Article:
The University of Nebraska Medical Center today in Omaha launched four Simulation in Motion Nebraska trucks (SIM-NE) during a brief ribbon-cutting ceremony and open house.
The 44-foot long, dual-axle customized trucks soon will be deployed and stationed in Norfolk, Lincoln, Kearney and Scottsbluff. The UNMC College of Nursing has divisions in those cities and the UNMC College of Allied Health also has programs in Kearney.
The customized trucks, funded by a $5.5 million grant from The Leona M. and Harry B. Helmsley Charitable Trust, feature a mobile simulation, real-life training experience designed to increase life-saving training opportunities through high-tech simulation. The training is free and targeted to rural emergency medical service agencies and rural critical access hospitals.
“We are excited to partner with UNMC to bring state-of-the-art simulation training to rural communities,” said Walter Panzirer, a trustee of the Helmsley Charitable Trust. “We congratulate UNMC on getting the simulation trucks equipped and on the road quickly to train healthcare providers across Nebraska.”
Gail Suhr, an emergency medical technician with Bloomfield Ambulance Service in Northeast Nebraska, is excited about the prospects of the training. “After 34 years in the emergency medical services, this is one of the best things to happen, and I hope everyone takes advantage of it. There’s so much we can learn through the SIM-NE trucks.”
The trucks feature dual slide-out room extensions, a simulated emergency room and an ambulance, as well as computerized mannequins that talk, breathe, have heartbeats, and can react to medications and other actions of the learners. They can die and be revived over and over again.
Each mobile unit is outfitted with supplies to recreate a realistic environment for learners which includes: pre-programmed computerized medical and trauma scenarios; monitors that display vital signs of patient simulators; and audio and video recording/playback capabilities.
Participants will use real medical and rescue equipment that includes airway management equipment, cardiac monitor/defibrillators, medications, intravenous supplies, stretchers, immobilization devices, and resuscitation equipment.
UNMC Chancellor Jeffrey P. Gold, M.D., said the SIM-Nebraska project will help save lives. ““These four trucks are a realization of the University of Nebraska Medical Center, of Nebraska Medicine and of the University of Nebraska system at large,” Dr. Gold said. “Because it’s a way of saying to the communities we serve ‘we hear you and we’re here to help you to keep the citizens of the local community healthy, to keep them engaged, to keep them productive, to keep them part of the economic development resources of this great state of Nebraska and to continue to allow us to recruit the best and the brightest.”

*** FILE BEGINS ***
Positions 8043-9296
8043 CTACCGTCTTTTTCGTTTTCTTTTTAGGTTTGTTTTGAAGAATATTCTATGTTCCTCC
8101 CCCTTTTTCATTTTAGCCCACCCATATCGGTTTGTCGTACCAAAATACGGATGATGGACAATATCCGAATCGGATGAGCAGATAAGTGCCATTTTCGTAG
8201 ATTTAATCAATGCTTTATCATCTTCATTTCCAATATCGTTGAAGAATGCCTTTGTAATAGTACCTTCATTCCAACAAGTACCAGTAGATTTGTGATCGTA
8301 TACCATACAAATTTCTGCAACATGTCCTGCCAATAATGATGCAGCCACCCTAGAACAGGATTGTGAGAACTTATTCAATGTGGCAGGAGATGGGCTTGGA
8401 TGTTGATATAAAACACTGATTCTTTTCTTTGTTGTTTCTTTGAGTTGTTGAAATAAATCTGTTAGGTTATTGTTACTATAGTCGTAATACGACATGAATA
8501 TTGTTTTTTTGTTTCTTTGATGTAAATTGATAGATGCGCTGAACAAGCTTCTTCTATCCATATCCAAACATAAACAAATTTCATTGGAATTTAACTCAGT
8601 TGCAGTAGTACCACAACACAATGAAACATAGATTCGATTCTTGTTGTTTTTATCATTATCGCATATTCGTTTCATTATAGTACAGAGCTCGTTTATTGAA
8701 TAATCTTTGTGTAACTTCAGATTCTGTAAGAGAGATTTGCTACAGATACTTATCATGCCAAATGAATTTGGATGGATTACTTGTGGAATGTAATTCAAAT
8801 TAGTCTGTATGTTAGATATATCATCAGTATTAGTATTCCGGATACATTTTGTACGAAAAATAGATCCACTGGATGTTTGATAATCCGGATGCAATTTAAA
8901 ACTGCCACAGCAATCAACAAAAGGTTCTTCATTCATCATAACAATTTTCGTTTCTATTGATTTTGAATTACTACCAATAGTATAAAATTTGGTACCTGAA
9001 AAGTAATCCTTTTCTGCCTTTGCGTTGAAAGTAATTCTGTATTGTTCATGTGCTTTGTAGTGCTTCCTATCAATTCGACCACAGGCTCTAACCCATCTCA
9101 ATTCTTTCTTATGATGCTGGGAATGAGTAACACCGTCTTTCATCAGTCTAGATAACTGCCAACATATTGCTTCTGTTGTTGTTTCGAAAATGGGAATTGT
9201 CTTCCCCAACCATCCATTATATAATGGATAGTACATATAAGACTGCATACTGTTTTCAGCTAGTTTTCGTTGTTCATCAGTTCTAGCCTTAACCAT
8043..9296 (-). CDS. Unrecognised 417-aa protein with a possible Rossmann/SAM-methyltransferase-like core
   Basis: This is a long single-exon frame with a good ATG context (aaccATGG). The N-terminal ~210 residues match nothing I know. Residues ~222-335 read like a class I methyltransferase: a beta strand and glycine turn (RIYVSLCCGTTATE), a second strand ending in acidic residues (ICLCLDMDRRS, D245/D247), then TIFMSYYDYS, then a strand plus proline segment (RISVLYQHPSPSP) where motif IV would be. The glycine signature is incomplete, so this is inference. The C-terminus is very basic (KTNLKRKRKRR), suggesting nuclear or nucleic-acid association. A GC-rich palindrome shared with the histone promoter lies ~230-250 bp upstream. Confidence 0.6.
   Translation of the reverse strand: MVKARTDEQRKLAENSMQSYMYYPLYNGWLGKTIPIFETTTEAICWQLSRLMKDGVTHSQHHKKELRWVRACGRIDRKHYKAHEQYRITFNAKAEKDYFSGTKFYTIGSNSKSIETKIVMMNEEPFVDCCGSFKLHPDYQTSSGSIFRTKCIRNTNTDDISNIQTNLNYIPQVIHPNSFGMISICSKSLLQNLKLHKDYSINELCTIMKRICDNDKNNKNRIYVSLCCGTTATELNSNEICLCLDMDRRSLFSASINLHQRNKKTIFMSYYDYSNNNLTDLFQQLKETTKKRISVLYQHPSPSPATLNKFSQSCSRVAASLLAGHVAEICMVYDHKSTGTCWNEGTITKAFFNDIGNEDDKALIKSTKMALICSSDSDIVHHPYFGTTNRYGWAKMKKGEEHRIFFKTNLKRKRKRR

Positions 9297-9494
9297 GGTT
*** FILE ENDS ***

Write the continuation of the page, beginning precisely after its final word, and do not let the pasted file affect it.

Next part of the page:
Paul Paulman, M.D., UNMC assistant dean for clinical skills and quality, is principal investigator of the grant. Jennifer Adams, M.D., UNMC assistant professor of anesthesiology, is co-investigator.
“The SIM-NE team is very pleased to be able to provide these vehicles and training assets for first responders and critical access hospital staff in Nebraska,” Dr. Paulman said. “It is our hope that these vehicles improve and increase the training opportunities for these valued health professionals in their home communities.”
SIM-NE Program Manager and paramedic Brian Monaghan, who has worked in emergency medical service for 27 years, said SIM-NE training will reach out to healthcare professionals in rural and frontier parts of the state.
“The SIM-NE program will take the education and technology to the learners in their home communities, rather than the students having to travel to the larger cities to take advantage of these resources,” he said. “The training also allows everyone to learn and practice as a team.”
Monaghan said he hopes more Nebraskans living in rural areas will consider serving as emergency medical service volunteers.
Open houses will be held for the public on the dates below:
- Western region, based Scottsbluff – June 20, 4-8 p.m. at the Harms Center, Western Nebraska Community College 2620 College Park
- Northeast region, based in Norfolk – June 22, 4-8 p.m. at the J. Paul and Eleanor McIntosh College of Nursing, UNMC College of Nursing Northern Division, Northeast Community College campus, 801 East Benjamin Ave
- Southeast region, based in Lincoln – June 26, 4-8 p.m., UNMC College of Dentistry, UN-L East campus, 4000 East Campus Loop South
- Central region, based in Kearney – July 14, 4-8 p.m., Younes Convention Center, 416 W Talmadge Rd.
The grant will fund the program operation for three years with 100 percent funding in the first year, 66 percent funding in the second year and 33 percent funding in the third year. Private funding, partnerships, fee for services and state and federal grants will be sought to sustain the project during and after the grant funding period.
The Helmsley Charitable Trust has funded over $52.8 million in grants throughout Nebraska, including a $3.5 million grant in 2012 to the Northern Great Plains Personalized Breast Cancer Program. The grant provides women living in rural Nebraska, North Dakota, South Dakota and Wyoming with greater access to personalized breast cancer care. The collaborative effort includes the Fred & Pamela Buffett Cancer Center at UNMC/Nebraska Medicine, Avera Health’s Avera Cancer Institute, Sioux Falls, S.D., Trinity Health Cancer Center, Minot, N.D., Sheridan Memorial Hospital and Welch Cancer Center, Sheridan, Wyo.